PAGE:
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2014 Pleno Pakar Pc2 Blok EMD

Dr.Datten Bangun MSc,SpFK
Dept.Farmakologi & Therapeutik
Fak.Kedokteran USU
MEDAN
Virchow’s Triad
Thrombus
=Thrombus in the left heart chambers can lead
to embolic stroke and other systemic embolic
events, while
= Pulmonary emboli and paradoxical emboli
originate from either deep venous thrombus
or thrombus in the right heart chambers.
• Low cardiac output, decreased physical
activity, and peripheral edema all predispose
to venous thrombi.
Thrombi
According to location & composition
Arterial
• Occur in areas of rapid
flow (arteries)
• In response to an
injured or abnormal
vessel wall
• White
• Composed:
primarily of platelets, also
fibrin & occasional
leukocytes

Associated with
MI
Stroke
ischemia

Venous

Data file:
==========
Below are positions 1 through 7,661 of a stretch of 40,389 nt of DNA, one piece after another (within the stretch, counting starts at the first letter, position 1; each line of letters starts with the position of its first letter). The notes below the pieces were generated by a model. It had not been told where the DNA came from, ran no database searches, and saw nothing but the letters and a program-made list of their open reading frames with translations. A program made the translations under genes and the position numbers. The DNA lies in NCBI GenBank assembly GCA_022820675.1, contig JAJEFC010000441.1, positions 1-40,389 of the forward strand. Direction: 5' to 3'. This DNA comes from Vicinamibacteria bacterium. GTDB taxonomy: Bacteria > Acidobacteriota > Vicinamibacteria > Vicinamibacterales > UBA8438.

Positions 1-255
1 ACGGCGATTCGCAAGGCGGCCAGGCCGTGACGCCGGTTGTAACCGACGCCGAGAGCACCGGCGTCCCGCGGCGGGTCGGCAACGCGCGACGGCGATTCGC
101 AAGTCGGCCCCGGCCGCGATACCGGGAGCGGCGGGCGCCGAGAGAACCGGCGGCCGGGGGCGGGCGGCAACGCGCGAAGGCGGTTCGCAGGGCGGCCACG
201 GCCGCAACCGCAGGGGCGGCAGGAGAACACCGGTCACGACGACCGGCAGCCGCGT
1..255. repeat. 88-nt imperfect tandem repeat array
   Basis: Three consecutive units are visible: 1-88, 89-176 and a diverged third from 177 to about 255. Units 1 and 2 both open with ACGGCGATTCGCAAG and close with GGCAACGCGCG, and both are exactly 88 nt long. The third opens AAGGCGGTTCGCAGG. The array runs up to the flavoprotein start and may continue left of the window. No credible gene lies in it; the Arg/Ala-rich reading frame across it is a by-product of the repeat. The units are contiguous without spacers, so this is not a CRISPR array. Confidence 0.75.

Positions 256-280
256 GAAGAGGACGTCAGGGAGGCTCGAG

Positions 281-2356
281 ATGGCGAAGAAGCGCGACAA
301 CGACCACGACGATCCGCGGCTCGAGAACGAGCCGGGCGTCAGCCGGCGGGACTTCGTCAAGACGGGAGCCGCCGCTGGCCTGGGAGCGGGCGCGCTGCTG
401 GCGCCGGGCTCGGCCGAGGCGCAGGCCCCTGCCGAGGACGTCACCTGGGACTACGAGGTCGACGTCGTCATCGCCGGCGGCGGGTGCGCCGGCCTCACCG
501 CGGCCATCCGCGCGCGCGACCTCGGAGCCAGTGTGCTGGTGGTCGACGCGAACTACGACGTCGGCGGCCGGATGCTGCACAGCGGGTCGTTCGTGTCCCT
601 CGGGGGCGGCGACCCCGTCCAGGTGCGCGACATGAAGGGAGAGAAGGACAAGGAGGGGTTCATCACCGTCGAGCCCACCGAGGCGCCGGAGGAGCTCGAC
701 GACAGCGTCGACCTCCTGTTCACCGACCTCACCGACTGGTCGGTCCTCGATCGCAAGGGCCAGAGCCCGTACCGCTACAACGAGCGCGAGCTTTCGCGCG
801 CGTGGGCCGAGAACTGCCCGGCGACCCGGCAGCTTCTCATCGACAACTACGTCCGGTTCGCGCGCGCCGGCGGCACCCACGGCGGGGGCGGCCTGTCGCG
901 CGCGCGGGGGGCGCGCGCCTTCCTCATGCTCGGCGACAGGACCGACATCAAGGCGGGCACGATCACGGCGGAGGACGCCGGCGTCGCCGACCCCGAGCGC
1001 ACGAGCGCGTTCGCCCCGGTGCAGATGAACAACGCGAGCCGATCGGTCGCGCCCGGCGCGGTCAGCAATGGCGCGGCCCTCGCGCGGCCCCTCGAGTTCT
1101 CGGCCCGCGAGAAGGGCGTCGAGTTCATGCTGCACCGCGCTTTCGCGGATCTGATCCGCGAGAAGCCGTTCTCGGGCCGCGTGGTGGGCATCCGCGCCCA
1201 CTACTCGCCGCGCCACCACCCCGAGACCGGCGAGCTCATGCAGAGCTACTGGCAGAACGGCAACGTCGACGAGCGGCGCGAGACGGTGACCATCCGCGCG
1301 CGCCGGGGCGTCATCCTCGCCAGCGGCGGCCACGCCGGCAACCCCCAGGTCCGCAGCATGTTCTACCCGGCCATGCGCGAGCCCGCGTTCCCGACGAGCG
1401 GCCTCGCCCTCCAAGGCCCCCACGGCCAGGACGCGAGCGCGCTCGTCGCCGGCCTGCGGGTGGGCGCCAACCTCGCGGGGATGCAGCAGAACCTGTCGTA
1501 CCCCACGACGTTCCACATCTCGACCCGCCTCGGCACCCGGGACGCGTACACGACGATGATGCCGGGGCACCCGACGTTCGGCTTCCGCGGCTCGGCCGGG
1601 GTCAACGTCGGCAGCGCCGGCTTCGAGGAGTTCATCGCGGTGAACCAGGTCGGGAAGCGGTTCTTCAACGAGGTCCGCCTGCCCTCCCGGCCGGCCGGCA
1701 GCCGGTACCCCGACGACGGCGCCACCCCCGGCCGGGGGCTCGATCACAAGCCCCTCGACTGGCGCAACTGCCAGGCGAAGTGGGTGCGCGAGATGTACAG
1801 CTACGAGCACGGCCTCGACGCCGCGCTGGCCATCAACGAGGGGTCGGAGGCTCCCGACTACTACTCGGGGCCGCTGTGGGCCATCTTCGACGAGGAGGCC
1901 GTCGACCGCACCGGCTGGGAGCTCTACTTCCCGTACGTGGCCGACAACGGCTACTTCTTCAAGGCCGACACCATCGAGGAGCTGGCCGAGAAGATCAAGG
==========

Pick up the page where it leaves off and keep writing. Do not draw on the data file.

•Occur primarily in the
venous circulation
•In response to venous
stasis or vascular injury
•Red
•Composed
almost entirely of fibrin &
erythrocytes

•Associated with
Congestive Heart Failure,
Cancer
Surgery.


Antithrombotic Agents: Mechanism of
Action
Anticoagulants: prevent clot formation and
extension
Antiplatelet drugs: interfere with platelet
activity
Thrombolytic agents: dissolve existing
thrombi
HFSA 2010 Practice Guideline
Acute HF—VT Prophylaxis
• Recommendation 12.16 (NEW in 2010) 1 of 2
• Venous thromboembolism prophylaxis with low
dose unfractionated heparin, low molecular weight
heparin, or fondaparinux to prevent proximal deep
venous thrombosis and pulmonary embolism is
recommended for patients who are admitted to the
hospital with ADHF and who are not already
anticoagulated and have no contraindication to
anticoagulation.
Strength of Evidence = B
HFSA :Heart Failure Society of America
HFSA 2010 Practice Guideline
Acute HF—VT Prophylaxis
• Recommendation 12.16 (NEW in 2010) 2 of 2